Scientists have discovered the cause of mass deaths of African elephants in Zimbabwe and Botswana in 2020. A bacterial infection called Bisgaard taxon 45 caused septicemia, or blood poisoning, in the elephants. The outbreak was likely triggered by heat, drought and population density, which forced the elephants to travel long distances for food and water.
The study, published in the journal Science Communications, is the first to identify the bacterium as a lethal pathogen in elephants. The researchers collected samples from 330 elephant carcasses in the two countries, and found that 70% of them had high levels of the bacteria in their blood.
The bacteria are normally found in the respiratory tract of elephants, but can enter the bloodstream through wounds or stress. The elephants showed signs of neurological impairment, such as walking in circles, before collapsing and dying.
“This is the first time that this bacterium has been shown to cause deaths in elephants. It’s a bit of a surprise that it’s causing such a serious disease,” said Dr. Niall McCann, co-author of the study and director of conservation at UK-based charity National Park Rescue.
The authors of the study warned that the climate crisis could make such events more frequent in the future, as rising temperatures and changing rainfall patterns affect the availability of water and food for the elephants.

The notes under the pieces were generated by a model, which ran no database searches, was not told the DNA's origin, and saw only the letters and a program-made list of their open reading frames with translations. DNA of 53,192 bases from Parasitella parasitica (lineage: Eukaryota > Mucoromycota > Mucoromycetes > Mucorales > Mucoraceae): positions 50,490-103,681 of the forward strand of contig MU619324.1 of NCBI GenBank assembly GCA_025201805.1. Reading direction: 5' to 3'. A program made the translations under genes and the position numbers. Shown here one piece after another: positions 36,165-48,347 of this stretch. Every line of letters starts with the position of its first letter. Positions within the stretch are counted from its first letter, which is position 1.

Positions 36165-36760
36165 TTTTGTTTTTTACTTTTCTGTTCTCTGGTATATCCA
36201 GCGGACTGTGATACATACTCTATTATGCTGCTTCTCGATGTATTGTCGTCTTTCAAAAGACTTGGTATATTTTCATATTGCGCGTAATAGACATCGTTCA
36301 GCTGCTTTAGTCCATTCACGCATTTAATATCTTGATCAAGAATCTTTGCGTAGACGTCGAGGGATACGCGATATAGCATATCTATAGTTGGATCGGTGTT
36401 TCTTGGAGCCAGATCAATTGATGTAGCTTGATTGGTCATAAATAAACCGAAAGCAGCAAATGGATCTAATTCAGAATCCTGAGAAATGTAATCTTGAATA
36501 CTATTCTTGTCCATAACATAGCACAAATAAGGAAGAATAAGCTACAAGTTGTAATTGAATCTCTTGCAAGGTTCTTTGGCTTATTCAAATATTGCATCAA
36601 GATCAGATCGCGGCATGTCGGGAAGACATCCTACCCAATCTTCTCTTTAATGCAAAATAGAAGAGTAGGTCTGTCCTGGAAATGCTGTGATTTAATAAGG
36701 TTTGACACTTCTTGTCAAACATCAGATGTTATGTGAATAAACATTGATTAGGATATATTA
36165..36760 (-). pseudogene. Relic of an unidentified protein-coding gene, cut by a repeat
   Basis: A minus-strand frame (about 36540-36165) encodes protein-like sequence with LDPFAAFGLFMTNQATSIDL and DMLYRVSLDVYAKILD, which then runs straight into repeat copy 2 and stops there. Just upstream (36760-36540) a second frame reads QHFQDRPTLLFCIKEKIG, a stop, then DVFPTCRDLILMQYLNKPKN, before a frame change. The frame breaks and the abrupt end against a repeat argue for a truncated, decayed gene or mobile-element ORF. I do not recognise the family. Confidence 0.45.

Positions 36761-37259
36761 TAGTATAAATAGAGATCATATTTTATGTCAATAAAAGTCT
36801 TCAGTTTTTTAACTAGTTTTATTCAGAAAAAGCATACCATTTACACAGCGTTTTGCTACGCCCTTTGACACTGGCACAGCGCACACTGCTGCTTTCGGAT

“The die-off appeared to be associated with a drought, which means that we may see more of these events in the future as climate change takes hold and exacerbates the situation,” said Dr. Chris Thouless, head of research at Save the Elephants, a Kenya-based conservation group.
The researchers also urged for more proactive and regular health monitoring of the endangered species, which is facing a multitude of threats, including poaching, habitat loss and human-wildlife conflict.
“It is deeply concerning that this outbreak was only discovered as a result of the scale of the mortality event. It highlights the need for more research and surveillance of elephant health,” said Dr. McCann.
Dr. Cyril Taolo, co-author of the study and acting director of the Department of Wildlife and National Parks in Botswana, said the findings were crucial for the conservation of the elephants, which are vital for the health of the ecosystems and the livelihoods of the people.
“This is a wake-up call to the world that we need to be doing more to protect these magnificent animals, which are so important for the health of our planet,” he said.
– Mystery of African elephants dropping dead unraveled by scientists, CNN, November 6, 2023
– Scientists identify cause of mass African elephant death – but warn threat remains, ITV National News, November 7, 2023
– Scientists Unravel Mystery of African Elephant Die-Offs: Threat Persists Amid Climate Crisis, Bollyinside, November 6, 2023
– Scientists solved the mystery of African elephant die-offs. The threat may not be over, MSN, November 6, 2023